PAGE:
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kremlin

kremlin

[krem-lin]
kremlin, Rus. kreml, citadel or walled center of several Russian cities; the most famous is in Moscow. During the Middle Ages, the kremlin served as an administrative and religious center and offered protection against military attacks. Thus a kremlin constituted a city in itself, containing palaces, government buildings, churches, marketplaces, and munitions stockpiles. Famous kremlins still preserved include those of Moscow, Astrakhan, Nizhny Novgorod (formerly Gorky), Kazan, Novgorod, and Pskov.

The Moscow Kremlin

The kremlin in the city of Moscow is known simply as the Kremlin. Triangular and surrounded by crenellated walls, it occupies 90 acres (36.4 hectares) in the historic core of Moscow. It is bounded on the south by the Moscow River and Kremlin quay, on the east by Red Square with Lenin's tomb, the Moscow Historical Museum, and St. Basil's Cathedral, and on the west and south by the old Alexander Gardens. The Kremlin's walls, built in the 15th cent., are topped on each side by seven towers (20 towers altogether); among these is the Spasskaya [of the Savior], with famous chimes, above the main gate.

In the center of the Kremlin is Cathedral Square, with the Uspenski [Assumption] Cathedral (late 15th cent. but containing rare icons of the 12th and 14th cent.), which was used for czarist state occasions, for the crowning of czars, and for the burial of church patriarchs; the Blagoveschenski [Annunciation] Cathedral (15th-16th cent.), which served as the private chapel for the czars' families; the Arkhangelski Cathedral (14th-17th cent.), which contains tombs of the czars; and the separate bell tower of Ivan the Great, c.266 ft (81 m) high, the golden cupola of which dominates the crosses, cupolas, and roofs of the other buildings.

On a pedestal adjoining the bell tower is the Czar Bell (cast in 1735), the world's largest bell, with a height of 20 ft (6.1 m) and a weight of 200 tons. The Czar Cannon, located nearby, was cast in 1586 and weighs 40 tons. Along the Kremlin walls are large palaces, including the 15th-century Granovitaya Palata (the throne and banquet hall of the czars); the 19th-century Oruzheinaya Palata (Armory), built as a museum for crowns, scepters, thrones, costumes, and armor; and the 19th-century Grand Palace (Rus. Bolshoi Dvorets), rebuilt under the Communist regime and now housing the Russian parliament.

The Kremlin's architectural history may be divided into the three periods: the wooden Kremlin (founded in the 13th cent.), the Italian Renaissance Kremlin, and the modern Kremlin begun by Catherine the Great in the 18th cent. The Kremlin is almost the only part of Moscow that has escaped all of the city's numerous fires, including that of 1812, when Napoleon's headquarters were in Moscow. It suffered minor damage during the 1917 Bolshevik Revolution. The Kremlin was the residence of the czars until Peter the Great transferred the capital to St. Petersburg in 1712. After 1918, when the capital was moved back to Moscow, the Kremlin was the USSR's political and administrative center; the word "Kremlin" was often used as a synonym for that government. It is now the seat of the government of Russia.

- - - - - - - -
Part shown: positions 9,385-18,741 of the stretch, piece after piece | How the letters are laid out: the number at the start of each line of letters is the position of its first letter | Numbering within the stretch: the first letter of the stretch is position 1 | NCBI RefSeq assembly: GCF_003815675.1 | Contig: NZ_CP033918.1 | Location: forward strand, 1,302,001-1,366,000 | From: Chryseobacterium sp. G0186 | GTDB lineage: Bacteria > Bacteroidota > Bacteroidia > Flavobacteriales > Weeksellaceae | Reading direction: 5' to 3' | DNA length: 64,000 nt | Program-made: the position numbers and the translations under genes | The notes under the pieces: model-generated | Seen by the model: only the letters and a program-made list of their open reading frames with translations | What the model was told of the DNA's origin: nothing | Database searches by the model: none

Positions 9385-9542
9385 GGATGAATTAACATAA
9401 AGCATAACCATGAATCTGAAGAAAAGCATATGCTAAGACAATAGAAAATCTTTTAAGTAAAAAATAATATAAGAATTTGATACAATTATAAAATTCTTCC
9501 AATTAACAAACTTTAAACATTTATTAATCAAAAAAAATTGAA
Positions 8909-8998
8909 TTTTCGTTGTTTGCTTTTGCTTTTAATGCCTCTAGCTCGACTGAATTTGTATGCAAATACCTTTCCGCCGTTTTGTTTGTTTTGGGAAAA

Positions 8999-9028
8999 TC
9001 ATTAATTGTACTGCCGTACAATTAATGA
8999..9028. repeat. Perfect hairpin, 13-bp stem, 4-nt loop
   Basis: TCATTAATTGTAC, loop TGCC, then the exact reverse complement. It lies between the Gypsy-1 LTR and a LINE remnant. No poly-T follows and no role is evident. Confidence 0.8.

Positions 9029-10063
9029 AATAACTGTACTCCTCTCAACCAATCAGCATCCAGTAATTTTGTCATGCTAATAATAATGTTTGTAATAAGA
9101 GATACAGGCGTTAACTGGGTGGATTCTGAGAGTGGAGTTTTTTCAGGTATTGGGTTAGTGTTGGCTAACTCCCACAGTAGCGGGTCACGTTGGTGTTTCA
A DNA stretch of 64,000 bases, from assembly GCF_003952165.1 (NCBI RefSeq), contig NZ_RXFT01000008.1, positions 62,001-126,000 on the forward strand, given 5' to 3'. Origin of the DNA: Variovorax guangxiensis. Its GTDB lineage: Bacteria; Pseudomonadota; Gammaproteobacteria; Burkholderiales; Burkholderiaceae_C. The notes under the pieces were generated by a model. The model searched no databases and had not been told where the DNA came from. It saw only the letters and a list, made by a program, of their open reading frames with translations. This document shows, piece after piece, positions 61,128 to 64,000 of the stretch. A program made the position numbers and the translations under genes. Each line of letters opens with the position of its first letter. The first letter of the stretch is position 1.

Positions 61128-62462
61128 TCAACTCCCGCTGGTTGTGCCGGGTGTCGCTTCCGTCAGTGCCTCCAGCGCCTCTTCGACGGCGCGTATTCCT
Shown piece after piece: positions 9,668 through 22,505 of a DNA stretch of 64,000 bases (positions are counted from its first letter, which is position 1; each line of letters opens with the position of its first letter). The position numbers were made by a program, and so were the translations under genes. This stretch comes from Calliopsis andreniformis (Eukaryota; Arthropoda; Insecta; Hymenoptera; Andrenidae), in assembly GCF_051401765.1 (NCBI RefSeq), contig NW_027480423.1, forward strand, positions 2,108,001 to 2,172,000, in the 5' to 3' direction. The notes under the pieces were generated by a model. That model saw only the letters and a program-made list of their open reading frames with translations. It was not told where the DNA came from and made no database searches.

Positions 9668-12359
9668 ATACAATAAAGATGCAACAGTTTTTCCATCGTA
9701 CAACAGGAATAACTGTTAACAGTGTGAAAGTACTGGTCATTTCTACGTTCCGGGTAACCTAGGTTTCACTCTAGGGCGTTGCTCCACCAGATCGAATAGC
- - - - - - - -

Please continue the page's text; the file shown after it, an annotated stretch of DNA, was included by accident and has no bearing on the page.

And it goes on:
Central fortress in medieval Russian cities, usually located at a strategic point along a river and separated from the surrounding parts of the city by a wall with ramparts, moat, towers, and battlements. Several capitals of principalities were built around old kremlins, which generally contained cathedrals, palaces, governmental offices, and munitions stores. The Moscow Kremlin (established 1156) served as the centre of Russian government until 1712 and again after 1918. Its crenellated brick walls and 20 towers were built in the 15th century by Italian architects. The palaces, cathedrals, and government buildings within the walls encompass a variety of styles, including Byzantine, Russian Baroque, and Classical.

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Kremlin (Кремль, Kreml ) is the Russian word for "fortress", "citadel" or "castle" and refers to any major fortified central complex found in historic Russian cities. This word is often used to refer to the best-known one, the Moscow Kremlin, or the government that is based there. Outside Russia, the name "Kremlin" is sometimes mistakenly thought of as being Saint Basil's Cathedral because of its distinctive environment, although this is not a part of the Moscow Kremlin.

The name Kremlin (or Kreml) has been allocated to various Soviet Navy vessels during construction. In each case, the name was changed prior to commissioning. Vessels which have briefly carried this name included Admiral Kuznetsov and Ulyanovsk.

Russia's president administration is located in the Kremlin. During the Soviet era the government of the USSR located in Kremlin, although now it occupies a building outside it.

List of Russian cities and towns with kremlins

Many Russian monasteries have been built in a fortress-like style similar to that of a kremlin. For a partial list, see Monasteries in Russia.

See also

Other Uses

In the sense of impregnability and oppressive nature the word Kremlin is applied to other structures and organisations. For example, the regional headquarters on the Woolworths Group PLC group in the UK were referred to as mini-Kremlins.

References

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